Our Introduction to the Market

'In September 1970, we thought we would try taking fruit to market.  Peter’s mother was still living at the family home in Madeley, so Shrewsbury seemed the obvious place to go, particularly as Peter had memories of visiting the market as a child. In those days the market was really thriving and every stall was rented out for at least part of the day, but we managed to hire one yard of bench for a Wednesday afternoon, after the previous occupant had gone home.  We found this so satisfying that we continued doing it more regularly, but it was only possible to take the occasional day’s leave from work.  Then after a while we were allocated a permanent place on a Saturday with two yards of bench, so we started coming weekly, and have continued ever since.

'There will be many of our customers and fellow traders who remember the way the market was organized in those days. The man that collected the tolls and kept everyone in order was Bill Cooper – a very amiable gentleman with lots of experience, and he seemed to be quite fair and rigorous.  Everyone remembers how the market benches were arranged prior to the year 2003.  In the Pannier Market, there were rows and rows of benches, each marked in yards along its length so that every stallholder knew the boundaries of their pitch.  For many years we had two yards in the middle of a bench, and next to us on the one end was Mrs Morris who occupied one yard with her pannier in which she brought fruit, vegetables and flowers from her cottage garden.  On the other end of the bench was Mrs Duddleston with her eggs.

'Between the rows of benches was a very sturdy rail, which stallholders could lean against, obviously back to back with the people on the bench behind – so, being in such proximity, you soon got to know each other. Behind our neighbour Mrs Morris there was Mrs Morgan, also with a single yard for her pannier.  Both of them left during the morning to catch their respective country buss back home, and at different times Peter was called upon to carry their baskets to the bus station on Barker Street.  This was not too inconvenient for us because our stall was not as busy as it often is these days.  Also backing onto us were Mr and Mrs Griffiths from Ford with a selection of items from their extensive garden, and they too became good friends.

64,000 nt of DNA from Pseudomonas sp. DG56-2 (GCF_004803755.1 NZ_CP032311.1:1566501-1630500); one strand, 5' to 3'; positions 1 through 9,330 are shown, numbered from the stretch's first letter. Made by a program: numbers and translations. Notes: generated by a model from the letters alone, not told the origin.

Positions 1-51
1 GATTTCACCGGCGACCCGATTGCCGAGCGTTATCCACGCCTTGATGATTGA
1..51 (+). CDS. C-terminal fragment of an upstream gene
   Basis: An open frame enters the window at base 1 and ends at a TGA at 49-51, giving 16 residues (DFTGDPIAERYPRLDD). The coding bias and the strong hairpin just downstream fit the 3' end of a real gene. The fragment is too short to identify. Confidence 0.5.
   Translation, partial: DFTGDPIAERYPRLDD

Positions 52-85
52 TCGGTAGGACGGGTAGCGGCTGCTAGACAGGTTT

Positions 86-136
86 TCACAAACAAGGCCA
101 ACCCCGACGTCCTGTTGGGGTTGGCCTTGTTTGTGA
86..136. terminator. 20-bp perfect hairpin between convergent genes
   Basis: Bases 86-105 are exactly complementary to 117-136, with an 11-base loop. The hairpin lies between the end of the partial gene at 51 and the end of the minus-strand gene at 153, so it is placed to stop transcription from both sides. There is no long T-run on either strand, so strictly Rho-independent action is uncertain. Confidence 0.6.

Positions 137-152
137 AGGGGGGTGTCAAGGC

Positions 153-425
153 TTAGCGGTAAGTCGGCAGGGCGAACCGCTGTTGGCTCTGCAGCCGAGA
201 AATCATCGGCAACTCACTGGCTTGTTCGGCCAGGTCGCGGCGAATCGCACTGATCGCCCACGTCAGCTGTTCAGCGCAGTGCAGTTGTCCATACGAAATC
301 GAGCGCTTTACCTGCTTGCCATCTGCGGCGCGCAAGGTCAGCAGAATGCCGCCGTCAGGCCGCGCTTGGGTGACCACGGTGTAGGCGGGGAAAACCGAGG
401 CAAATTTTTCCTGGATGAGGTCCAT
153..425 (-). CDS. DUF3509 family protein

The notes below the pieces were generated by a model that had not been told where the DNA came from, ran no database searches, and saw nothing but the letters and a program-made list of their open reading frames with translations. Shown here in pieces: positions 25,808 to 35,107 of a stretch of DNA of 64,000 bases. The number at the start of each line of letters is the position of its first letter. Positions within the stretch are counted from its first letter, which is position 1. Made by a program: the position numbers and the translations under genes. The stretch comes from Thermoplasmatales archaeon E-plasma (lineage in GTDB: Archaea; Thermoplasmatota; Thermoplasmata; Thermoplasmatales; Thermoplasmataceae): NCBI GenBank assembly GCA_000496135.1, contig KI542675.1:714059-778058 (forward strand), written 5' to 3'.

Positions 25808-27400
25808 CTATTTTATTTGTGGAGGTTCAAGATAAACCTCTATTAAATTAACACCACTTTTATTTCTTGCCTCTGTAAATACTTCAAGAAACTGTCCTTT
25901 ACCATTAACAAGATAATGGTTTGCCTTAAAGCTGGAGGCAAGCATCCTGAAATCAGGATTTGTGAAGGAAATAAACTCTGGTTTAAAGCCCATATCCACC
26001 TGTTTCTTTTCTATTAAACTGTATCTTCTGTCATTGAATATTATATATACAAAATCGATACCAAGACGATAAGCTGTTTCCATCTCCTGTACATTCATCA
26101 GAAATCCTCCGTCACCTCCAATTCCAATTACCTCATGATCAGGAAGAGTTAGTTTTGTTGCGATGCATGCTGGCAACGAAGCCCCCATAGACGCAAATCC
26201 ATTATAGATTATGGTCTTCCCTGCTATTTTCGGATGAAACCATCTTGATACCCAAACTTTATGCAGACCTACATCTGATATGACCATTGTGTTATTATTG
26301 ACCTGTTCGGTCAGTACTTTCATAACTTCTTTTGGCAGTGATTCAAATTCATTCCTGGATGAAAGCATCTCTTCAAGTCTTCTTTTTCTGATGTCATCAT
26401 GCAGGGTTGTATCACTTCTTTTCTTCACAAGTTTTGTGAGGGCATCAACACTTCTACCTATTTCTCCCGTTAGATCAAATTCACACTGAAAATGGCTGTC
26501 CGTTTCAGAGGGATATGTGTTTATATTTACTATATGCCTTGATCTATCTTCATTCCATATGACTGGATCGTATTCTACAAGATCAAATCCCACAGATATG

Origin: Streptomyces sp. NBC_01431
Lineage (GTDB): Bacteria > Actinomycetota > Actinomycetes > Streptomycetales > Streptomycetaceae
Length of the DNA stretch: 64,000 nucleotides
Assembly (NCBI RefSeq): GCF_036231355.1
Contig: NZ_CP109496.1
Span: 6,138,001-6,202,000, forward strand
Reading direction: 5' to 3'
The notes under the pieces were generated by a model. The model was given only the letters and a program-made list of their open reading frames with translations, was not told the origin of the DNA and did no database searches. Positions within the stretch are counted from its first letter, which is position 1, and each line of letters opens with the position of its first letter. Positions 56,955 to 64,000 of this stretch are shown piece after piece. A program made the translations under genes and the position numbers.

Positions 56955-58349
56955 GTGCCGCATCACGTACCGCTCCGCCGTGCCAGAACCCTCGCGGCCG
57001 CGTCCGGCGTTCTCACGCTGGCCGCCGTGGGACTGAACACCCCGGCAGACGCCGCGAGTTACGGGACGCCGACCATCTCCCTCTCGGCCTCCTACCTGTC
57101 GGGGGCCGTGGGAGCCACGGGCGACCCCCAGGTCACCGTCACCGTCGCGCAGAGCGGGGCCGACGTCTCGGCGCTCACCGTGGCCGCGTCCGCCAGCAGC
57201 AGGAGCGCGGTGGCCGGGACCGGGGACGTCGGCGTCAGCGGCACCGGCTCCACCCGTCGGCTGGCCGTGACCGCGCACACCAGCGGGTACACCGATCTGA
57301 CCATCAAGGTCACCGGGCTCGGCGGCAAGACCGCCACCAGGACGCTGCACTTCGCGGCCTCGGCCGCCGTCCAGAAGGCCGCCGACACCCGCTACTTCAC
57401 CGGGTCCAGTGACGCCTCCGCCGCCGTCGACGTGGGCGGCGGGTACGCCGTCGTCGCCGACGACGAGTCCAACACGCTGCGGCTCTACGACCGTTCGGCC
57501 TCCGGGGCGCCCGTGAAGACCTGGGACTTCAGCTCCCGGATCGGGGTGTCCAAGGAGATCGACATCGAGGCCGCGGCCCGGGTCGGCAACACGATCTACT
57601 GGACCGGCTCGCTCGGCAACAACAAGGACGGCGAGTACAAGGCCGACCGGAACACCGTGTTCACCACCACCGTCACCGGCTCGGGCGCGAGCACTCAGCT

'In those days, the Saturday market was exclusively produce [including flowers and plants], plus poultry and eggs – except for the four corners, which had other people such as Midda’s clothes, Dave with his carpets and Angela Butler with cakes and biscuits.  The competition from all the large stalls with fruit and vegetables must have been immense, but everyone seemed busy as there were more customers then, before the supermarkets started to draw them away.

Becoming More Established

'Eventually Mrs Morris and Mrs Duddleston gave up due to age and infirmity, so we were able to expand from two yards to four.  We kept in touch with Mrs Morris and joined her to celebrate her 90th birthday in June 1992, but sadly she died the following year and we went to her funeral at Alberbury Church in December 1993.

'Across the aisle from us we had Mr and Mrs Crowther from Nesscliffe and, some years later when they finished, we also took over their few yards of bench.  This was particularly useful because by that time we were selling small bay trees, of which we had over a thousand, as well as a variety of other pots of herbs that we grew both from seed and cuttings.  These proved very popular, but eventually we decided to scale it down rather than compete with other plant stalls, for whom it was their main occupation.